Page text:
Tonight and Friday: Chicago Opera Theater's sexed-up The Fall of the House of Usher



Alas, shes dead (or is she?)
  • Doris Koplik
  • Alas, she's dead (or is she?)
Edgar Allan Poe's The Fall of the House of Usher with a score by Philip Glass?

That's a no-brainer.

Poe's heavy-breathing short story, an exercise in sustained suspense, and Glass's throbbing, hypnotic music are made for each other. For both, it's all about the atmosphere and the tension. Making that work for an audience is another matter.

In Chicago Opera Theater's current production of Glass's rarely seen 1987 opera, director Ken Cazan has pulled it off by making sense of it. The first time he heard Usher, Cazan says in a program note, he immediately understood it as centered on an "unfulfilled homosexual relationship."

Poe's gothic tale, with its hints of opium dreams and incest, is a first-person narrative. William, who tells the story, travels to the Usher family mansion after receiving a desperate summons from his childhood friend Roderick Usher. Once there, he finds his buddy distraught about the fatal illness of an elusive twin sister, Madeline. (Roderick's symptoms, as Glass must have noticed, include an acute sensitivity to sound.) When she dies, the two of them put her in a coffin, apparently too soon.

It's all murky enough to have challenged explicators for nearly two centuries, but Cazan has a reasonably plausible interpretation: the crazed and conflicted Roderick is suffering from a long-repressed attraction to William, and Madeline represents her brother's incompletely buried "feminine side."

In this 80-minute production, with COT's new general director Andreas Mitisek conducting a twelve-piece orchestra (including synthesizer and guitar), Cazan gives it a sexy, campy, updated staging. The effect is steamy and voyeuristic—like being dropped into the middle of somebody else's eminently watchable nightmare.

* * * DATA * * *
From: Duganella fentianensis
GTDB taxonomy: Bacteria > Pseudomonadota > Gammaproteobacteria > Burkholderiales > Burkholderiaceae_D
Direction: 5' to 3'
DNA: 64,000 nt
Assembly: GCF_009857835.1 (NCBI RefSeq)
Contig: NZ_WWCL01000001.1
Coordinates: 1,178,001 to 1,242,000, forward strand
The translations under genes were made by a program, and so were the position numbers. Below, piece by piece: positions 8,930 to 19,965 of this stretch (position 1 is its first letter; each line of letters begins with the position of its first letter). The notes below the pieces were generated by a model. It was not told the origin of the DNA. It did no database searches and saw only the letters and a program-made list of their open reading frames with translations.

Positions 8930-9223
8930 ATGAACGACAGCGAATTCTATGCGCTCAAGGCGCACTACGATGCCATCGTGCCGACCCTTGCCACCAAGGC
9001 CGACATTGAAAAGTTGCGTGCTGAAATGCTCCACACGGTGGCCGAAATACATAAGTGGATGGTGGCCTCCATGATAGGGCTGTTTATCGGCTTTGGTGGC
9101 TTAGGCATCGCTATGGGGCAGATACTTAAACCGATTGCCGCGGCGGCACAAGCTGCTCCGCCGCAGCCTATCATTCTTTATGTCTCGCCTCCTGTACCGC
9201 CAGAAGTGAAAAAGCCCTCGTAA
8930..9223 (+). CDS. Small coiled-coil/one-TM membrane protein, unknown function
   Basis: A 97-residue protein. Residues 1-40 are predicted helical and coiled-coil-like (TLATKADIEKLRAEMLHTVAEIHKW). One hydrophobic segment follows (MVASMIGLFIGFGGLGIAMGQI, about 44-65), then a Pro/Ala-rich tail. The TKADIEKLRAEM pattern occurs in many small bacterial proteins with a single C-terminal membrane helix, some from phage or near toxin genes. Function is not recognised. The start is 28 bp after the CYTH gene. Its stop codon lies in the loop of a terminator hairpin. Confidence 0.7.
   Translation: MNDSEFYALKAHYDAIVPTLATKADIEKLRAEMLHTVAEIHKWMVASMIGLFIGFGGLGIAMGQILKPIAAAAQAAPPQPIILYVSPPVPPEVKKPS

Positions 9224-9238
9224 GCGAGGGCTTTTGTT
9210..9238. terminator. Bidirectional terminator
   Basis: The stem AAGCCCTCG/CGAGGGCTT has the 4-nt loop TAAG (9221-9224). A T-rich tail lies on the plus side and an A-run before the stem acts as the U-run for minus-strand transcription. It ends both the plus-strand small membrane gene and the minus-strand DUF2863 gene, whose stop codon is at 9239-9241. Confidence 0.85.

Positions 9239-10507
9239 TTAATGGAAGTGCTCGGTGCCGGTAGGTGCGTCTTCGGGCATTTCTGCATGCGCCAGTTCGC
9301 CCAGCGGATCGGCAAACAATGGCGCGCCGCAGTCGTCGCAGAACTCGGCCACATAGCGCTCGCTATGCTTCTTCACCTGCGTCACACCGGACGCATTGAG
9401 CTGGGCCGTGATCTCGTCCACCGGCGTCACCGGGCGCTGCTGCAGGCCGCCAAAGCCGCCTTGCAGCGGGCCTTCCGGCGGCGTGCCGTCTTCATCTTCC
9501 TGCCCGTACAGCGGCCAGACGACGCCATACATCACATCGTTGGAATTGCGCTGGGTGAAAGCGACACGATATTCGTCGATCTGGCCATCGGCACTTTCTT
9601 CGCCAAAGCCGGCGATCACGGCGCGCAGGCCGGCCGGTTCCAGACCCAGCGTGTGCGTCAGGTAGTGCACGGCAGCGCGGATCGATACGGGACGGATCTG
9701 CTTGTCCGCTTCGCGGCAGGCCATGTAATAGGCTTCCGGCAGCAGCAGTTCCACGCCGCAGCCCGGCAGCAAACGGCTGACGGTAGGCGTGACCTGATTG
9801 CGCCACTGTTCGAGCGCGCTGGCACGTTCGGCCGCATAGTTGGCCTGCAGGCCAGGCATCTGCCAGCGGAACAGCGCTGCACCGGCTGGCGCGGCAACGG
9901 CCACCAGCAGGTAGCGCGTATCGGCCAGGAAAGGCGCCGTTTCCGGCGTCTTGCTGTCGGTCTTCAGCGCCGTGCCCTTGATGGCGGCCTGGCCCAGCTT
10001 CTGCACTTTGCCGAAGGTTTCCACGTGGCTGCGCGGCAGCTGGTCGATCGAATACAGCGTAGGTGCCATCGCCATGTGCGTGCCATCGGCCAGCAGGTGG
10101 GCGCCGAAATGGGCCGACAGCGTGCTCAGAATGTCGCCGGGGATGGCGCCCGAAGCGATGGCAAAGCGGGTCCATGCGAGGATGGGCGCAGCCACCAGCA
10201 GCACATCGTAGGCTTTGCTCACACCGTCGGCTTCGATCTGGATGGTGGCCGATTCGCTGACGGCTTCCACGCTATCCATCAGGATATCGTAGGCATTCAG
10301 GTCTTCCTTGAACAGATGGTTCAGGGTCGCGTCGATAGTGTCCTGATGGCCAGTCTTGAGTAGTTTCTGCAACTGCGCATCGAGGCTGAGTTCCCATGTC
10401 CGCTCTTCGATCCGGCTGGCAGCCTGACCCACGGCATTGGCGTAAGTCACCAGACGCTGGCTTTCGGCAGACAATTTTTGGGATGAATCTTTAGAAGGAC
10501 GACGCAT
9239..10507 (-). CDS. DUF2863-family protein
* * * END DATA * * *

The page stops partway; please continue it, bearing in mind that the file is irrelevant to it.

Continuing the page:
The singers, repeating their roles from a recent run at Mitisek's other company, Long Beach Opera, include tenor Ryan MacPherson as the jittery, unpredictable Roderick and baritone Lee Gregory as his confused friend. Trios that blend their voices with that of soprano Suzan Hanson—who, as Madeline, has no words but casts a rich, ghostly spell of pure sound—are now among my favorite Glass moments. A troupe of goth supernumeraries keep the smartly stark scenery, by Alan E. Muraoka, moving; lighting designer David Martin Jacques provides the scary shadows.

It's Glass, after all, so there's no guarantee that you won't find a bit of tedium among the chills and thrills at Chez Usher. And Rocky Horror Picture Show might occasionally come to mind. But when this Madeline knocks her red leather ankle boots against the wall of her glass coffin, it kicks.

The Fall of the House of Usher, Wed 2/27 and Fri 3/1, 7:30 PM, Chicago Opera Theater, Harris Theater for Music and Dance, 205 E. Randolph, 312-704-8414,, $35-$125.

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